Home Read Classic Album Review: Elvis Presley | Elvis is Back!

Classic Album Review: Elvis Presley | Elvis is Back!

For a guy as overplayed as Elvis, this has enough obscure cuts to warrant a listen.

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This came out in 2002 – or at least that’s when I got it. Here’s what I said about it back then (with some minor editing):

 


“The King is gone but he’s not forgotten,” Neil Young wrote back in 1979. It’s still just as true today.

On Aug. 16, 1977, Elvis Presley left the building for good — or so they would have us believe. Either way, his legend still looms large. Maybe not as large as the man himself got to be toward the end there, but large enough to keep his memory alive. Of course, the people who recall Elvis most with the most love would have be those at his longtime record label RCA. Which is likely why, over the past several months, they’ve been quietly putting classic Elvis titles back into circulation. If you’re thinking about spending some quality time with The King, pick up one of these at your nearest CD store. And if the guy who sells it to you has mutton-chop sideburns and smells of peanut butter and bananas, wish him a happy anniversary from us, would ya?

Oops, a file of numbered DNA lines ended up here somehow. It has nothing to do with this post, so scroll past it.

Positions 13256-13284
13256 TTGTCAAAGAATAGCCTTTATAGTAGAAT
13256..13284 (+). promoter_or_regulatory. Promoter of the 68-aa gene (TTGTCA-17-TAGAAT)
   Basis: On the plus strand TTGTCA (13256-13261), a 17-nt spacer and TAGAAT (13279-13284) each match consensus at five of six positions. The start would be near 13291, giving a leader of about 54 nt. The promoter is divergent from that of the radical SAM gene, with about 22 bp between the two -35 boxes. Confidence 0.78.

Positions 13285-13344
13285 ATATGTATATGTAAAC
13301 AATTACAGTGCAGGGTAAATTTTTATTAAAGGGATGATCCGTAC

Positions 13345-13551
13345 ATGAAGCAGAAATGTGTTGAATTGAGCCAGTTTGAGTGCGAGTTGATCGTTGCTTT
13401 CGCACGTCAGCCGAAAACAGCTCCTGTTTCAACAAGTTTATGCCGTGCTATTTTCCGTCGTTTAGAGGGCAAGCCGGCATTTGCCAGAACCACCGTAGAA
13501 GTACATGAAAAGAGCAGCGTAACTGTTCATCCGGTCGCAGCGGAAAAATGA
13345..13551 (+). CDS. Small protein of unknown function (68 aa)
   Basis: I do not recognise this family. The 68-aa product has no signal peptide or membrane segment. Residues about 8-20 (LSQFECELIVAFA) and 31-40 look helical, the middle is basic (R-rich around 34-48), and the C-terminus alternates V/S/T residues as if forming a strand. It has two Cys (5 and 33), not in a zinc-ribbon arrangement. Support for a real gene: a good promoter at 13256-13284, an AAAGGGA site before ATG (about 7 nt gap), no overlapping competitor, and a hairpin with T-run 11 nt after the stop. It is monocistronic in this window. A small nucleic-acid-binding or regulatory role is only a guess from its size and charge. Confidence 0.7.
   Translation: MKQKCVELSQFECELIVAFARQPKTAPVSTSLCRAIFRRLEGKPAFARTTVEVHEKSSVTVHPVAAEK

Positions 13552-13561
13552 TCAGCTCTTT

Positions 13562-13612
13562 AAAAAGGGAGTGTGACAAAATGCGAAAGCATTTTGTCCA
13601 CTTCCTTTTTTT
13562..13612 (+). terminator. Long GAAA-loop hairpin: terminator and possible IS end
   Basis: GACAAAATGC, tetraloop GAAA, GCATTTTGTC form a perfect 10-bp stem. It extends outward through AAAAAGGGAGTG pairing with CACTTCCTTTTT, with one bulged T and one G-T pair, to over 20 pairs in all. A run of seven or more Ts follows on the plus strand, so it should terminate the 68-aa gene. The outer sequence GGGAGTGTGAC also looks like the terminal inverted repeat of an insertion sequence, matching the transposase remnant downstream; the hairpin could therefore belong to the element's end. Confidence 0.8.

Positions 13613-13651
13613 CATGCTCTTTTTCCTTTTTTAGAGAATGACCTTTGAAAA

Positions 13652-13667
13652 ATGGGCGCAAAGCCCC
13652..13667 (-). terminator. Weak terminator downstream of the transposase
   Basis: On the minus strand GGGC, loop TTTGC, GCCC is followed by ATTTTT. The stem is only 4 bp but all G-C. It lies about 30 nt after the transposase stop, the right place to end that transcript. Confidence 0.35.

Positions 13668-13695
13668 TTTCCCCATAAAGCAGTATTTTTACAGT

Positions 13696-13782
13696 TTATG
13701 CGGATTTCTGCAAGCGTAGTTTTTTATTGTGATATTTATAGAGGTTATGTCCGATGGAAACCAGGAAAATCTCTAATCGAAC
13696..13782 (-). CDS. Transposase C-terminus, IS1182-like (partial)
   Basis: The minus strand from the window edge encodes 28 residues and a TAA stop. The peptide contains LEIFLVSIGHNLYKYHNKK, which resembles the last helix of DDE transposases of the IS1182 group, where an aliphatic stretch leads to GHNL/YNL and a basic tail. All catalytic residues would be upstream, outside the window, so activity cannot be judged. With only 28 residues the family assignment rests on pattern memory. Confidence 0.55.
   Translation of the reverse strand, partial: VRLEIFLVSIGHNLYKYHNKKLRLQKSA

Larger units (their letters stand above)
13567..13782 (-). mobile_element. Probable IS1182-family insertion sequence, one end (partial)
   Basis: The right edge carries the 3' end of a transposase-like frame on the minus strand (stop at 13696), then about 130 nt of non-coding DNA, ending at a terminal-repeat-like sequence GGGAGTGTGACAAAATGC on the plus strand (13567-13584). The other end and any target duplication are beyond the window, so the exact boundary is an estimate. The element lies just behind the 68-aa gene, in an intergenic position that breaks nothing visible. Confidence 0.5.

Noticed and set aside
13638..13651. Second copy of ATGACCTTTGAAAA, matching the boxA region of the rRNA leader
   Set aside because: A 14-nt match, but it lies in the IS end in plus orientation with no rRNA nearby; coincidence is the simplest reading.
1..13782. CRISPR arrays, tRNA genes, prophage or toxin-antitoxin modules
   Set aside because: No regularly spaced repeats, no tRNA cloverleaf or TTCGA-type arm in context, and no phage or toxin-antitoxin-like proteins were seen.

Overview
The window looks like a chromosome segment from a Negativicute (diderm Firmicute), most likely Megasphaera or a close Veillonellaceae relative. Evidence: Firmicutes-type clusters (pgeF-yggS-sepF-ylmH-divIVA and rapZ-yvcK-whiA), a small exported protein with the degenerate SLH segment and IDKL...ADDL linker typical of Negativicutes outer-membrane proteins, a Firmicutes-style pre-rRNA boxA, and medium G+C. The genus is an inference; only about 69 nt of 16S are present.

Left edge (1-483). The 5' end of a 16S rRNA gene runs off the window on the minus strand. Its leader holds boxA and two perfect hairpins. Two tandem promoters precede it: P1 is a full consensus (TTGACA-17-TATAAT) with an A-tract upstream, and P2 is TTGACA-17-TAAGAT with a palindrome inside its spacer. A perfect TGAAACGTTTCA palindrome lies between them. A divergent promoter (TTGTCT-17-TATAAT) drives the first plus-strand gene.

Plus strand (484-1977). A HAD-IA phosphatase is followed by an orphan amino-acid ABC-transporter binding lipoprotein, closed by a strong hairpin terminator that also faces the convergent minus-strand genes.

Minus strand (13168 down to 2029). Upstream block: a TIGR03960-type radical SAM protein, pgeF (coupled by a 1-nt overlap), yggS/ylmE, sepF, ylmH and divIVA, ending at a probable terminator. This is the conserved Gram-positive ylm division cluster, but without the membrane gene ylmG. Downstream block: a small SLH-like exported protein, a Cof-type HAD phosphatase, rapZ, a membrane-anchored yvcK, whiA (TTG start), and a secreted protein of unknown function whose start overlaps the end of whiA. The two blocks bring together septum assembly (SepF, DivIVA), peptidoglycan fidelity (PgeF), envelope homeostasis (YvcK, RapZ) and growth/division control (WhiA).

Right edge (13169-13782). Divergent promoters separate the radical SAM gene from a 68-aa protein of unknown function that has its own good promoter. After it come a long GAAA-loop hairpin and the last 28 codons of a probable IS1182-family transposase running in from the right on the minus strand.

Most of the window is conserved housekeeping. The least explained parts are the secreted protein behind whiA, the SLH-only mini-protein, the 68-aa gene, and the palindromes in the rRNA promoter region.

Elvis is Back!

First Released: 1960.

The Lowdown: That’s back as in back from his two-year stint in the Army. Critics said it would kill his career. This worldly, sophisticated return shows that in some ways, it may have only made him stronger. Of course, almost anybody would sound pretty good backed by a band that includes old cronies like guitarist Scotty Moore and drummer D.J. Fontana, along with The Jordanaires and the yakety sax of Boots Randolph.

Essential Hits: Stuck on You, Fever, Such a Night, Reconsider Baby, Are You Lonesome Tonight?, It’s Now or Never.

Buried Treasures: They aren’t that rare, but a few of these tracks are among the coolest non-hits Elvis ever recorded: The torchy A Mess of Blues, the smoudering It Feels So Right and the incredible rockabilly firecracker Dirty, Dirty Feeling, whose title alone is worth the price of this CD.

The Last Word: For a guy as overplayed as Elvis, this disc has enough obscure cuts to warrant a listen.